Psychological Analysis of Characters in Breakfast Club

Pages: 5 (1403 words) Published: May 25, 2015
Tom Bergamo
AP Psychology
Mrs. Theis
9 February 2015
Breakfast Club Essay

1. The character Allison Reynolds in the film The Breakfast Club exhibits Piaget’s formal operational thinking. The formal operational begins at the age of 12 and continues into adulthood, this stage also involves abstract thinking and moral reasoning. Teenagers are able to understand concepts and ideas on a more thought provoking level, with an emotional connection. Allison exhibits abstract thinking as an artist throughout the film. Although she is depicted as being strange and different, she is truly an abstract thinker. For example, when she draws a picture of an outdoor landscape during detention, she scratches her head to create dandruff to represent snow. Yes it is pretty disgusting, it is a good example of abstract thinking. A person in concrete operational thinking would have simply drawn snow in the picture, instead of creating it as Allison did. Allison also exhibited formal operational thinking during the scene when the students were smoking pot. Allison is the only student who is not seen smoking marijuana, which shows that she was strong in her morals and was able to make the formal operational decision to not participate although the other students were smoking. And lastly Allison uses the fabricated story of her shrink to manipulate Claire into saying that she is a virgin in front of the group.

2. The Character John Bender appears to be between stage one and stage two of Kohlberg’s preconventinal level of moral reasoning. these two stages are the pre-conventional morality, and the conventional morality.in the pre-coneventional stage the child may have had an upbringing where the child would only be punished or rewarded for the behavior seen by the parents. For example if a child steals a toy on the playgrounfd, and does not get caught or introuble for doing so the child will think it is ok. Throughout the film, Bender has no sense of authority and seems to thrive on rule breaking. He appears to have no morals or reasoning behind his actions. He thinks that he can misbehave during detention so long as he is not see by Mr. Vernon. The preconventinal stages one and two state that morals do not exist and behavior is chosen only by the threat of punishment. Bender exhibits this when he shuts the doors and removes the screws so that Mr. Vernon cannot see the kids misbehaving in detention. He thinks that because he will not be seen, it is okay to break the rules. His actions are not caused by any moral reasoning or higher purpose, other than the selfish desire to misbehave.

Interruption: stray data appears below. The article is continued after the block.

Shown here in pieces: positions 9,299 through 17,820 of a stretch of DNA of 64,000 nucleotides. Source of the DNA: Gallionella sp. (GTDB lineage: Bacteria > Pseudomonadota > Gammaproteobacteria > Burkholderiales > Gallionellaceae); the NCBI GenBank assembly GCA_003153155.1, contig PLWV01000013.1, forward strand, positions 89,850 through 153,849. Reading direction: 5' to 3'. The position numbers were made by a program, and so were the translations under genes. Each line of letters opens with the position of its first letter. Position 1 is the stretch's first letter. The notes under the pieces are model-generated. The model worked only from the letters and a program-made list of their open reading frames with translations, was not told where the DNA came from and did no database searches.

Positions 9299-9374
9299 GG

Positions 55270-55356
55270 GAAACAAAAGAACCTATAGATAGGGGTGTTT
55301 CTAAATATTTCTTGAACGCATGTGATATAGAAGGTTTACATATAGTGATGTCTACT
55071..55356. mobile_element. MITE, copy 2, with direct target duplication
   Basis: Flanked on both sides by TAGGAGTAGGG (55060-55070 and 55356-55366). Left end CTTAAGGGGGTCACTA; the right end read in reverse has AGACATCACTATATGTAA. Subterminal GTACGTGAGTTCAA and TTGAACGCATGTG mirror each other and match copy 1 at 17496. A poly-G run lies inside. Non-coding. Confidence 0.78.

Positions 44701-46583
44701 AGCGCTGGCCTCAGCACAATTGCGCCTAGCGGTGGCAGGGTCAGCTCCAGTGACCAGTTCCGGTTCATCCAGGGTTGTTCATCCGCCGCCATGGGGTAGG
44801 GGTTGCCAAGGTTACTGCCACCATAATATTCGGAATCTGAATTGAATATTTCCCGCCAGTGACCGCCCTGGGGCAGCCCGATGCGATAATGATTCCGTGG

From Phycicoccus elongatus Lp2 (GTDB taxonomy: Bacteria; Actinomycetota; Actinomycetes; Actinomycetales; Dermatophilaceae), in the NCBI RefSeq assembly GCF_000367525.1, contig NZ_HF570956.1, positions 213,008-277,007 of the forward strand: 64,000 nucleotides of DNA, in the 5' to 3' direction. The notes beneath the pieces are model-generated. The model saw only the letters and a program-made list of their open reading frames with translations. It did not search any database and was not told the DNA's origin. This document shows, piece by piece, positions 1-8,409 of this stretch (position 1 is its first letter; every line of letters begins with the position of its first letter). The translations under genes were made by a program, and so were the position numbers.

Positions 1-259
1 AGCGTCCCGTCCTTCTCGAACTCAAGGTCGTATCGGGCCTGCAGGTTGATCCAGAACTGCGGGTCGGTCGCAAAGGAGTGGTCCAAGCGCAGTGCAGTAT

3. Throughout the film, character Brian Johnson appears to be in the stage of role confusion as opposed to identity. Brian carries constant pain and pressure thrust upon him by his parents and this cannot determine his own identity beyond succeeding in school. He appears to be carrying baggage from the “industry vs. inferiority” stage based on his accounts of his parents’ harsh critiques and judgments whenever he fails to make the grade. Because of this, whenever Brian does poorly in school, he views it as a reflection on himself and views himself as lesser because of it. Brian Johnson found himself in detention that infamous Saturday because a gun was found in his locker. Brian was planning on using the gun to take his life. Because he failed to establish a clear sense of personal identity, he felt he had failed in his life, and therefore, the only choice he had was to end it. Luckily, as the film progresses, the bonds made with Claire, Andrew, Allison and bender show Brian that his life is worth more than the grades he receives and that taking his life would be the worst idea. Towards the end of the film, the group of teens are sitting in a circle when Brian shares his plan to end his life. The other teens begin to laugh at the stupidity of the plan, which shows Brian that ending his life would be a bad idea, and now he appears to feel more...
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